The state of things now looks like this: I’ve been wrapping up the last of my designs that I’ve had under contract, and contemplating how my business is going to pivot with Little Turtle’s needs growing and changing.  I knew, conceptually, that this business was going to change after a child, but the plan was rather vague.  We kept the plan vague on purpose.  I didn’t know what parts of the business I’d be able to work in and which parts I wouldn’t be able to.  Now, with nearly 8 months under our belts, I’ve come to some conclusions.

  1. I want to keep teaching. I love teaching students, and it is much more manageable to work teaching into post-baby life.  I can plan to have a weekend where I teach and Mr. Turtle takes Little Turtle.  I can plan to have every Wednesday night off so I can teach at local venues.  I can plan for fiber festivals and retreats and traveling to other locations.  I have a repertoire of classes, samples and worksheets, and can lean on all the work I’ve done the last couple of years to deliver classes that are great.
  2. I’ll keep up the repair and finishing. I like the challenge of working on different projects, and the repair and finishing provides a steady income, which helps.  I can also work on these projects around Little Turtle.
  3. I’ll be dialing back designing for magazines. I’m discovering that designing, for me, is really really difficult around Little Turtle.  Designing was always one of the things I did better when I had long stretches of times to work – to think out the math of a piece, to draw and sketch out proposals.  I need time to dream and think ahead, and that’s really really difficult to do these days.  My last two designs that I had due after Rebecca were born were really stressful, and I don’t think it’s the best return on investment right now.
  4. Instead, I’ll be working on some designs to support my teaching. I’ve found there are techniques I want to teach where I’ve had a hard time finding a design to teach off of that meets my needs.  Instead of making things work, I’m going to be working on self-publishing some pieces that will support the classes I want to teach.

… And meanwhile, Mr. Turtle will be making sure I blog more.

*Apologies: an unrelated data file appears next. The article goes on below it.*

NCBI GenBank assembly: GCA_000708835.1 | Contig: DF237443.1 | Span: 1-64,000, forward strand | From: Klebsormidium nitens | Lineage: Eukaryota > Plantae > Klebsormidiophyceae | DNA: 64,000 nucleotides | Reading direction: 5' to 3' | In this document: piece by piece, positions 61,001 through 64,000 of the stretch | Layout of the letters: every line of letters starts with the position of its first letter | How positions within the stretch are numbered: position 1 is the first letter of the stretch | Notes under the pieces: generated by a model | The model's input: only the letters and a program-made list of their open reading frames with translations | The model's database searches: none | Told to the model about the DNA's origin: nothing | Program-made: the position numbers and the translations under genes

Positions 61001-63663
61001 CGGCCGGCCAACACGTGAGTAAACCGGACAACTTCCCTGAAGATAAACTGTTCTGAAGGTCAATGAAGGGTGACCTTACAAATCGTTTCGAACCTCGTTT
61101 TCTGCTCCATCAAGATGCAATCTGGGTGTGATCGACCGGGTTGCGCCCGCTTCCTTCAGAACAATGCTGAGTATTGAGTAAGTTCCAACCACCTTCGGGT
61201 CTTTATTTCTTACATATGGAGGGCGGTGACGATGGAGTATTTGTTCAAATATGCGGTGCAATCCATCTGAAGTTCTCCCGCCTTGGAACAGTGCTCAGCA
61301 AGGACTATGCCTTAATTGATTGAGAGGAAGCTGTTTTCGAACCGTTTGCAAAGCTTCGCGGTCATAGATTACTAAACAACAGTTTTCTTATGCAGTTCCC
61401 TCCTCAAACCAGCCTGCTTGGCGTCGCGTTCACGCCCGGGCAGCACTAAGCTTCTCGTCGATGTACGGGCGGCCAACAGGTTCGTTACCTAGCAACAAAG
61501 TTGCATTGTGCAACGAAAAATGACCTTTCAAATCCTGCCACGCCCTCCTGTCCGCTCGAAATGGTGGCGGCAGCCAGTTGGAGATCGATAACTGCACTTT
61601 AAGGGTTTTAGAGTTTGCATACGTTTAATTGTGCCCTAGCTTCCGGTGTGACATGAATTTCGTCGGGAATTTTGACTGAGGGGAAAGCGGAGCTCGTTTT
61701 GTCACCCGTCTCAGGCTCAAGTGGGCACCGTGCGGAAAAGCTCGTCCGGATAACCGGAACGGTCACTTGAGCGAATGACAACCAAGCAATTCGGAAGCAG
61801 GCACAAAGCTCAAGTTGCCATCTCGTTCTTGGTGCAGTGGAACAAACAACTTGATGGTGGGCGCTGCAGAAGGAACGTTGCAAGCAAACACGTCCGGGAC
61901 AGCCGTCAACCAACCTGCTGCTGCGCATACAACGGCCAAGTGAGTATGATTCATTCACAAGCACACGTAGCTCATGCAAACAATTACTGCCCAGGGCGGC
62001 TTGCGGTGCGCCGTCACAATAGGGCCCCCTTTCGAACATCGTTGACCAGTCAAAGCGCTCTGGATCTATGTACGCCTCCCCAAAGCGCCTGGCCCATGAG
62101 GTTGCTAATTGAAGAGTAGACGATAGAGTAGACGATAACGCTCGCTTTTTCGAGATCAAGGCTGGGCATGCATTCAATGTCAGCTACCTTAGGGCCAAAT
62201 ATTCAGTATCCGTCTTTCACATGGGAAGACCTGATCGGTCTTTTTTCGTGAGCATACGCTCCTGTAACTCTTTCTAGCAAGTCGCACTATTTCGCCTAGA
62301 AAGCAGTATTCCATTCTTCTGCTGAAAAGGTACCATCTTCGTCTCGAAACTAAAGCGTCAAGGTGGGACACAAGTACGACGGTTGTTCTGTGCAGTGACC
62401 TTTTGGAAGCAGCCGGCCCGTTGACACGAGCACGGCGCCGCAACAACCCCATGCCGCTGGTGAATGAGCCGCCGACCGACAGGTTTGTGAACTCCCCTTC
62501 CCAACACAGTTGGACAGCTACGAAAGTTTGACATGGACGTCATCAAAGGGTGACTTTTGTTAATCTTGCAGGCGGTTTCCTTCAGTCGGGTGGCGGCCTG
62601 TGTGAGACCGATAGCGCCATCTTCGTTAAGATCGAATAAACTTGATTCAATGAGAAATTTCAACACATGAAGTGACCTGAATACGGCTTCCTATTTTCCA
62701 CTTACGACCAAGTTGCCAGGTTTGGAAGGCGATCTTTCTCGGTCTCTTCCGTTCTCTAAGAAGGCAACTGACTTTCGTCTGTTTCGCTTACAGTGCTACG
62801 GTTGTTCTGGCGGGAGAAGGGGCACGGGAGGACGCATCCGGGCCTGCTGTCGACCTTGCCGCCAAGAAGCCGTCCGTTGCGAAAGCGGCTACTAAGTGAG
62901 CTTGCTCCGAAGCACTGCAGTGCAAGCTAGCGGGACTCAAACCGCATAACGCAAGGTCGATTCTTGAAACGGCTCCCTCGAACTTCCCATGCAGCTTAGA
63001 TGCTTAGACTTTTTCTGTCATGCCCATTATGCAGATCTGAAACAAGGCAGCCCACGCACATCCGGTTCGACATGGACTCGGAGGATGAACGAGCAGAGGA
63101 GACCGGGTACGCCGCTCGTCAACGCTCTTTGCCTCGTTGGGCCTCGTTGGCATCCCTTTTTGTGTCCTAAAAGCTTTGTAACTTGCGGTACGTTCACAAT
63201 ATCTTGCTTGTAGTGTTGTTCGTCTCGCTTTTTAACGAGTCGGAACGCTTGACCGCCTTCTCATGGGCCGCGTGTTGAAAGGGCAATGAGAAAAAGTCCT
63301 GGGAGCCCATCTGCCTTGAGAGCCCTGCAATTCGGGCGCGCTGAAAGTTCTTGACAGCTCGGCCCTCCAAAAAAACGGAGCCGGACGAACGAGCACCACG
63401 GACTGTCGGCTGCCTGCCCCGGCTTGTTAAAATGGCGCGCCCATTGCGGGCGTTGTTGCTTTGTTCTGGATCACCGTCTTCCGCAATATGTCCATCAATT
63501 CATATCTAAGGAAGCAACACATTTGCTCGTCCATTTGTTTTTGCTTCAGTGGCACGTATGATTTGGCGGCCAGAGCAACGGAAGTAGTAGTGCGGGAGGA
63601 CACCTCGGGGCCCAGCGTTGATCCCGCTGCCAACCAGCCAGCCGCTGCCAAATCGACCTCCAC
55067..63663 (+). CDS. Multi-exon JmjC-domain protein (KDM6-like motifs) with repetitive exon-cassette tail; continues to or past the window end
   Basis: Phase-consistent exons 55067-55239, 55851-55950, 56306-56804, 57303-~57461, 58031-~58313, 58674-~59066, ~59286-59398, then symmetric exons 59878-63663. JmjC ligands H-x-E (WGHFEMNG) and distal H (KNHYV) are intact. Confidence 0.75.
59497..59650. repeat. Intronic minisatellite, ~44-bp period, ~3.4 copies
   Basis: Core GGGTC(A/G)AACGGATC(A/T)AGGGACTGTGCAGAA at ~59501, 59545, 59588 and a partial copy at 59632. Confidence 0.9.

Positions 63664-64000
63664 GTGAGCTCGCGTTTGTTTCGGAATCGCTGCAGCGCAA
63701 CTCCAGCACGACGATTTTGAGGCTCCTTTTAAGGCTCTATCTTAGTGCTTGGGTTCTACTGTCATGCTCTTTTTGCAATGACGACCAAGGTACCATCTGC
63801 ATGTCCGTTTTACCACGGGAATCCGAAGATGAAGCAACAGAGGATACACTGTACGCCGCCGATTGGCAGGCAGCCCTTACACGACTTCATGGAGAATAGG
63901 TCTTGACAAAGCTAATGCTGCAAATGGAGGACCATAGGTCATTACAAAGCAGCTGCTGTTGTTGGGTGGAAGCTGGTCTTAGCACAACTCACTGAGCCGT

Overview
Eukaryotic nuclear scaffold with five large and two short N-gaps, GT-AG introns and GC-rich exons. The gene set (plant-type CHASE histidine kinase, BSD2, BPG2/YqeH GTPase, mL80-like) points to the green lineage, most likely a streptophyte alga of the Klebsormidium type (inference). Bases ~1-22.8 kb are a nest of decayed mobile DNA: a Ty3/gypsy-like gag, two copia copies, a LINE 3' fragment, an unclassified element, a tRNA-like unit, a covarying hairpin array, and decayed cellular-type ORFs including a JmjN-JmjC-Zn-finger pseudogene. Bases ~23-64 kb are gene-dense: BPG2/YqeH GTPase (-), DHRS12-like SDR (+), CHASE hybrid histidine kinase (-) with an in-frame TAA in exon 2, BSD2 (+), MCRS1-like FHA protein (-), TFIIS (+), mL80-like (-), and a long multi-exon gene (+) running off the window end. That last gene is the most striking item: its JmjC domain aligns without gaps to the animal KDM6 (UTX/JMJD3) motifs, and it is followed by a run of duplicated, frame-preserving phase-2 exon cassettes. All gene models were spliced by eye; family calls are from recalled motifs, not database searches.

New Classes at Dances With Wool

wwl-allIt’s always exciting when a new yarn store comes to the area – what yarns are they going to carry?  So it was super exciting when a few months ago Debbie Floyd, the owner of Dances with Wool, got in contact with me.  She was opening a new yarn store in Midlothian, VA.  And she wanted to talk to me about classes.

I’m so excited about this new yarn store to the Richmond VA area, especially as the Knitting Basket is closing.  While I haven’t been by the store since they had their opening, what I did see was a store focused on good quality yarn, beautiful patterns, community and classes.

Starting in November I’ll be teaching a Skill Building class focused around my pattern, Wild Wood Leaves.  It’s a crib blanket with options of three different sizes, and is currently only available if you take the class.  The wonder of this series of classes is you can take the entire series of eight (and get a discount on all of them) or pick and choose which ones you need the most.

The classes are as follows:

  • Week 1, Nov. 2, 6-7 pm – Reading Patterns, Knits and Purls (middle left panel)
  • Week 2, Nov. 9, 6-7 pm – Increases, Decreases and Yarn Overs, Beginning Lace (bottom left panel)
  • Week 3, Nov. 16, 6-7 pm – Color Work With Duplicate Stitch (bottom right panel)
  • Week 4, Nov. 30, 6-7 pm – Color Work With Intarsia (middle right panel)
  • Week 5, Dec. 7, 6-7 pm – Beginning Cables (top left panel)
  • Week 6, Dec. 14, 6-7 pm – Slip Stitches (top right panel)
  • Week 7, Jan. 4, 6-7 pm – Bringing It All Together with Seaming and Finishing (all)
  • Week 8, Jan. 11, 6-7 pm – Picking Up Stitches and Borders (all)

You can sign up for the classes here.

I can’t wait to begin teaching locally again!  I’ve missed being able to do it since Rebecca was born, and I’m so pleased to be able to spend time with students while establishing good foundational knitting skills.

You should also check out Dances with Wool!

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Fall Designs Featuring Animals

This fall I’ve got a number of designs coming out, and several of them are children’s garments featuring animals.  I’ve noticed an uptick in my interest in designing children’s garments (I wonder why? *coughlittleturtlecough*).  There’s two children’s designs I wanted to highlight today.

Raynard Willow YarnsRaynard is a children’s dress featuring sweet little foxes on the front of the body and pockets.  Featuring a folded over hem at the base of the dress and on the pockets, this simple and sweet dress is an idea that came into my mind fully formed.  I blame the proliferation of forest animals featured in baby items lately – foxes just seemed to be everywhere.

The Foxes are worked with duplicate stitch before the dress is assembled, meaning this project is very approachable to beginners looking to stretch their skills.  And with the majority of the pattern worked in the round, this dress fairly flies off the needles!

It was a joy working with Willow Yarn’s Daily Worsted – this blend is washable while still being durable and soft.  And with such a range of colors, you can come up with some adorable color combinations.  Willow even offers the pattern at a kit – which takes the decision making out of the process.

You can purchase and download the pattern here!

 


 

lok-window-cat-1 I’m also excited to tell you about my first pattern in Love of Knitting magazine.  This pattern features some animals near and dear to my heart – my cats, Peake and Watson.  I’d originally envisioned this as an adult pattern, but the editor of Love of Knitting, Deborah Gerish, pointed out how perfectly it would work as a children’s sweater.

I think she was correct.